Ode to Trail Towns of the PCT
As the PCT winds its way up through the requisite mountains and forests on its way to Canada, occasionally the trail intersects small (but fabulous) pieces of civilization known as “trail towns.” Hikers use these towns to pick up resupply packages, buy groceries, shower, and fill up on calories. Thus far, I’ve had the pleasure of visiting Mt Laguna, Warner Springs, Idyllwild, Big Bear and am currently enjoying a zero day in Wrightwood (PCT mile 369.) As you stumble into one of these towns, with your unwashed clothes, large backpack, odd looking clothes, and unmistakable smell, your status as a PCT hiker is immediately recognizable. Despite all this, these communities warmly welcome the throngs of hikers that invade their towns as the herd moves north. During our short stays in these communities we’ve been shown innumerable acts of kindness that have slowly restored my faith in the goodness of humanity. What follows is a small list of these acts of kindness.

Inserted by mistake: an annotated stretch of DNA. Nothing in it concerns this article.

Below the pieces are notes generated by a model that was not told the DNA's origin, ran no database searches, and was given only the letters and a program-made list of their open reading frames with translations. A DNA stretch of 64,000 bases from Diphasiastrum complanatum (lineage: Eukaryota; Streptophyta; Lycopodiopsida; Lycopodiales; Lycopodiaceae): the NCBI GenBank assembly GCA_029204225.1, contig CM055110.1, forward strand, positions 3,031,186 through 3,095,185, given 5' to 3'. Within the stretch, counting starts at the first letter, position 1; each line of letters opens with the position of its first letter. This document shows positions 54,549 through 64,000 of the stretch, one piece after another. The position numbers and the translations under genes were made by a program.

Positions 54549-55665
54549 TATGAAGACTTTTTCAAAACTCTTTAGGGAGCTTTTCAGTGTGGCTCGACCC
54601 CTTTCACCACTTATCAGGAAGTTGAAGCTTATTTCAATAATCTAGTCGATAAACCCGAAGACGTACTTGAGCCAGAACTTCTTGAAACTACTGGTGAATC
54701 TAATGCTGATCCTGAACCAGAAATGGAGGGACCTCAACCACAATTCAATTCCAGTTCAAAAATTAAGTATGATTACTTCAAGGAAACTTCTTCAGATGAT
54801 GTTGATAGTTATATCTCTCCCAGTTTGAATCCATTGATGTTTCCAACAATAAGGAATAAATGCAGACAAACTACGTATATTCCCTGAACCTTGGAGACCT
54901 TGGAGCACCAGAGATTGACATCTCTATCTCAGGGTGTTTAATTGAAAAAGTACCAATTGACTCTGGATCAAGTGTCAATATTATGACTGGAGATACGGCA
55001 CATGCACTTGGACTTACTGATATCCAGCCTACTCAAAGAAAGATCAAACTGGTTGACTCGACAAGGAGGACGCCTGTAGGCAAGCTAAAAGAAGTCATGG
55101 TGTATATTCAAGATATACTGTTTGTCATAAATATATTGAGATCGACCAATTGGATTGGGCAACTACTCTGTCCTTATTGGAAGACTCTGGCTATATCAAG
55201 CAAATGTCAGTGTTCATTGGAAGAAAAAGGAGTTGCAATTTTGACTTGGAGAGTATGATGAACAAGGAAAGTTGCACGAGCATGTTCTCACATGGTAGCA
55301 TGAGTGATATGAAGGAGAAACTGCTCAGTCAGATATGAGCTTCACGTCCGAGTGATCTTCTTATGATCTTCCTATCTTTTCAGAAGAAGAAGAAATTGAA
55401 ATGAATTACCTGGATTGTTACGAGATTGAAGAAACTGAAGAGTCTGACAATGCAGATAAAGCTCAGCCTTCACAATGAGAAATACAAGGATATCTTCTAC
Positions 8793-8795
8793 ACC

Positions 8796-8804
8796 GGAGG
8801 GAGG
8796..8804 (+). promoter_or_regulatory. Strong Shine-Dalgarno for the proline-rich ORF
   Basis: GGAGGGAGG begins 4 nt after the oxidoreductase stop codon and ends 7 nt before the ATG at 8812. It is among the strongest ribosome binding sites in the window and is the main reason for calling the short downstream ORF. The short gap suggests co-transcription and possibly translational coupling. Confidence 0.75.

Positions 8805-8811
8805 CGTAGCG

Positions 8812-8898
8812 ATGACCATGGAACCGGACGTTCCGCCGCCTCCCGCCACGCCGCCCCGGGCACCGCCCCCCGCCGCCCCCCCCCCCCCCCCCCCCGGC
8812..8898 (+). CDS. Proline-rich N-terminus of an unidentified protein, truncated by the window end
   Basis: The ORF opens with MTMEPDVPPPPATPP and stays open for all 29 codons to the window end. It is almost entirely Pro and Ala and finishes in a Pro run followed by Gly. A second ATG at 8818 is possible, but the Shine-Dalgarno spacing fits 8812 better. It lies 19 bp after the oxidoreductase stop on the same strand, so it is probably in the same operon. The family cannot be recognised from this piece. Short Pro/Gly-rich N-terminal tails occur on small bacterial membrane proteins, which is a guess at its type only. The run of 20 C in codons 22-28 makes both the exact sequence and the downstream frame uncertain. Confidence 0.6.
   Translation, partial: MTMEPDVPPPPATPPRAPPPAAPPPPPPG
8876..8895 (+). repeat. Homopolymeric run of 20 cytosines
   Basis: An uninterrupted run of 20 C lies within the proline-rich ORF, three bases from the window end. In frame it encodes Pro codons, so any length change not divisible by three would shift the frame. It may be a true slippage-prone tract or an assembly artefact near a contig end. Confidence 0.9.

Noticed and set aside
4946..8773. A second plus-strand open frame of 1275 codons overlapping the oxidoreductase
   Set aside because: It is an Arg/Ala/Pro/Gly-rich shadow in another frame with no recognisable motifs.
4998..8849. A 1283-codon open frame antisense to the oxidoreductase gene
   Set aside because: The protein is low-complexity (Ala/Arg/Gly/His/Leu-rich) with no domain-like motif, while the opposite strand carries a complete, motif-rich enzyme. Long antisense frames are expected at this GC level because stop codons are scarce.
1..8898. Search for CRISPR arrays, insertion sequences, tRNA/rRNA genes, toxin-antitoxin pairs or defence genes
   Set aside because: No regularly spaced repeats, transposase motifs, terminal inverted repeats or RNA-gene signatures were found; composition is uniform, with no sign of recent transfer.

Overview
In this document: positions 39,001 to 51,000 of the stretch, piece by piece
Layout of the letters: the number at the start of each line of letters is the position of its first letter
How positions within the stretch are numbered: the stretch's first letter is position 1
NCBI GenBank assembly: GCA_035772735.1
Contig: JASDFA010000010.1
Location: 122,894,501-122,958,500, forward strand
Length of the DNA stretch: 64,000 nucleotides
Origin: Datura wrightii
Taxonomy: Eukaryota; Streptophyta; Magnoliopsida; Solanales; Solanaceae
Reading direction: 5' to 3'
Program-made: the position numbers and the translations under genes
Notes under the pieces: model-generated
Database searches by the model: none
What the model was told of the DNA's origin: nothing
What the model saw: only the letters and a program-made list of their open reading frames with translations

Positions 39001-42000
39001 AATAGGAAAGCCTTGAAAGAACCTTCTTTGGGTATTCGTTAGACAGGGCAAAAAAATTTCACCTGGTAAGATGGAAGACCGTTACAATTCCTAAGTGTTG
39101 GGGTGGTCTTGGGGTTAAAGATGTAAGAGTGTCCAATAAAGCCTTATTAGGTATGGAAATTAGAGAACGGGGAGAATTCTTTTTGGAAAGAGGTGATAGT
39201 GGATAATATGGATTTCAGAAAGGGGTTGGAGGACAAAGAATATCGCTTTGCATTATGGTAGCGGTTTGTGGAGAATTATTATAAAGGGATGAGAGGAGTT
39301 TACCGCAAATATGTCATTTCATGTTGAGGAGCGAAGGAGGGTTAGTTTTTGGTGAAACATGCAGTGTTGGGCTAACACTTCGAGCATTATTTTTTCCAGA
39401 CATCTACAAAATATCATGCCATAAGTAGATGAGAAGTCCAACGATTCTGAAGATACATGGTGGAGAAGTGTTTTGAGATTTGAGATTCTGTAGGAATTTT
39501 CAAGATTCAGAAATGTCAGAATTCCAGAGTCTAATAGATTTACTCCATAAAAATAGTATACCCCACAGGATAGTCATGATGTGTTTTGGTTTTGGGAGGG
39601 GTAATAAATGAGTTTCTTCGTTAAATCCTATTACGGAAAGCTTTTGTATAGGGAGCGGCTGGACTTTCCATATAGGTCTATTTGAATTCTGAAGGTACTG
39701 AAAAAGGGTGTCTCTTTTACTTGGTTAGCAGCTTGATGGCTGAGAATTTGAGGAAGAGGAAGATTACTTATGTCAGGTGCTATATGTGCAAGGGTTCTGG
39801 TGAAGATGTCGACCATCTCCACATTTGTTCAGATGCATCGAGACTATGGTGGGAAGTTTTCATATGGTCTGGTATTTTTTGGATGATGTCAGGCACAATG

- The school group in Warner Springs that invited us to their 5 dollar spaghetti dinner/bingo fundraiser night. If you’re wondering, yes, we went; no hiker ever turned down 5 dollar spaghetti.
- The giant banner stretched across the Main Street of Idyllwild, welcoming PCT hikers.
- The day hiker that we met as we exited the trail and as he was about to start his hike, who got back in his truck and drove us into Wrightwood.
- The many post office staff that take the time to search for your package among the PILES of hiker packages.
- The stranger who drove past us waiting at the bus stop in Big Bear, stopped, drove us to the grocery store, and then the other stranger who drove us back to our hostel afterwards.
- The numerous strangers who have taken the time to ask us where we are from, when we started, and how our feet are holding up.
- The honks, waves and encouraging shouts from drivers that have passed us on the street.
- The numerous individuals who have let us pet their dogs, after we’ve stopped them and explained that we have a dog at home who we very much miss. Seriously, thank you. It’s made our day.
On a final note, as hikers it is our responsibility to ensure that these communities stay welcoming to us; answer their questions with enthusiasm , treat the towns with respect and be a positive ambassador of the trail. See everyone in Agua Dolce!
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